The national holiday this week, Heroes’ Day, remembers fallen freedom fighters and their surviving, now-elderly brothers and sisters.
In the words of the ancient Chinese masters, a guerrilla must swim like a fish in the shoal of the oppressed. Fight when victory is certain, retreat when it is not. Have the speed of a rabbit and the caution of a virgin. The enemy can achieve nothing during his continual, crippling use of the force of arms.
I often used to wonder how Kandaya felt when we were closing in on him. We had the helicopters, the radios and superior firepower.
But Kandaya had stealth on his side. Some said he had the moral high ground too. My kin came to this part of the world with the early European settlers and, quite frankly, all of this was really none of my doing, none of my choosing.
Yet we were stuck with it now, Kandaya and me. Somehow we had to end what my people began with his.
He lay in ambush for me. I lay in ambush for him. I doubted whether his killing me would do anything to alter the course of history. I doubted my killing him would either.
We were about the same age, Kandaya and me, and we grew up in roughly the same area. The bones of his father were buried in the same soil that held the bones of mine.
You’re not about to get any sentimental shit about childhood friends turned enemies by the racial divide that only appeared before them once they’d grown up.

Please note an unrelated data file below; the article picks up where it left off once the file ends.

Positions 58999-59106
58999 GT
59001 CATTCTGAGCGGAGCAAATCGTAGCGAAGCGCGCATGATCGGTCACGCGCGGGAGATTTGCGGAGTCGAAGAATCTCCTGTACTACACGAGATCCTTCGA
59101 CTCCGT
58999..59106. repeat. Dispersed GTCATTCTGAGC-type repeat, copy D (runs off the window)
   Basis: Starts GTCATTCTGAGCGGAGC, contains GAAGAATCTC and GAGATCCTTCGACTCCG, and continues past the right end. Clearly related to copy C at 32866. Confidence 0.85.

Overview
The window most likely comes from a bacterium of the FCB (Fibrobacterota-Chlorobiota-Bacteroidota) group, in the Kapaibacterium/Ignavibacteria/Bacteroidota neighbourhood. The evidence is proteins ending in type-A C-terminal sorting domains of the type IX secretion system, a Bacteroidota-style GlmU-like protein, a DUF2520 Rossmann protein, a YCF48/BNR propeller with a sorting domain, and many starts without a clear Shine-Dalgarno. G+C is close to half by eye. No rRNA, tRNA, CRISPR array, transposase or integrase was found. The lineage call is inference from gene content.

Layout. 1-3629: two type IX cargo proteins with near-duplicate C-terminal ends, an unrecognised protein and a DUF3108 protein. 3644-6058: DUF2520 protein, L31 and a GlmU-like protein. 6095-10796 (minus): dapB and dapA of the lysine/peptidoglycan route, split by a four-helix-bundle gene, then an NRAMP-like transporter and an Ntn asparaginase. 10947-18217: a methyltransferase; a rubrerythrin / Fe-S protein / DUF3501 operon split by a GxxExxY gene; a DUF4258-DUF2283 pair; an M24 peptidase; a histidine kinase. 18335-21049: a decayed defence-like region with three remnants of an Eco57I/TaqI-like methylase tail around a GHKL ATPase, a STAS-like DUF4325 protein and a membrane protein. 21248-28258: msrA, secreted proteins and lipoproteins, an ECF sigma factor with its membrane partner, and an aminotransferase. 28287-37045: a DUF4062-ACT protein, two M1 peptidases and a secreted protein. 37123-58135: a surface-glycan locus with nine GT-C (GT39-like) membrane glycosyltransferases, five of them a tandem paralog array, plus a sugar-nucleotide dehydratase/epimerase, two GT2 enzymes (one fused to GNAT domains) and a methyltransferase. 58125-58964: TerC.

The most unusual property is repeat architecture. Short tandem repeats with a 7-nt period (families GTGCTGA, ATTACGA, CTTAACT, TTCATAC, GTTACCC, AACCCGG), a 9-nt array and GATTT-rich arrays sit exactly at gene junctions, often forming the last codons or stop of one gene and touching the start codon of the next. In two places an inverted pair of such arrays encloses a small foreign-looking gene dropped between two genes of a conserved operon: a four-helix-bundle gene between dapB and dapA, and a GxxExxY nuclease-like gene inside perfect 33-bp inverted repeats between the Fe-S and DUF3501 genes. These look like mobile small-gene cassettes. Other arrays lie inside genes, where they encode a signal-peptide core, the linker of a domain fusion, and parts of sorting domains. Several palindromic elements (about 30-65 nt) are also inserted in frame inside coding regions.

Out there in the bush, I thought of Kandaya deciding that even if words could ultimately settle things between us he didn’t have the stomach for long-winded debate. He wanted a quicker and decisive outcome.
As unknown voices carried through the brittle winter bush at night, I used to think of heroism too. Mine, that I was there at all. Theirs, that they were ready to die for a concept of freedom that for many was at best unclear. But Kandaya’s was the drastic heroism of a zealot.
When we outnumbered him in his sector he went to ground just as the ancient Chinese rules of guerrilla warfare said he surely must.
I wondered also whether the fickle mistress of history might not be the last and only victor. She told us that revolutionary sacrifices were often squandered in the end.
I had a hunch Kandaya wasn’t much interested in history. He seemed more consumed by the fire of the moment. If you accept the necessity of war, you have to accept the need to kill and the need to die. You have to accept that peace is a far-away place you may never reach…
In a classic ‘war of the flea’, the British emergency in Malaya a decade earlier the insurgents were defeated because they were an ethnic Chinese minority amid a Malay majority.
But at what a cost.
In a single operation, codenamed Op Nassau, it took 60,000 artillery shells, 30,000 mortar bombs 2,000 aircraft bombs and 1,500 man days of patrolling and ambushing to account for just 35 guerrillas killed or captured.
Both sides in Zimbabwe fought a vengeful, debasing war that left indelible scars. The sheer imbalance of numbers brought peace that, sadly, wasn’t to last.
If you had been denied power for so long and had to fight for it you might not know how to use it nicely when finally you got it.
Then the taste of power and money becomes irresistible and not to be shared with the generality of the very people you have liberated.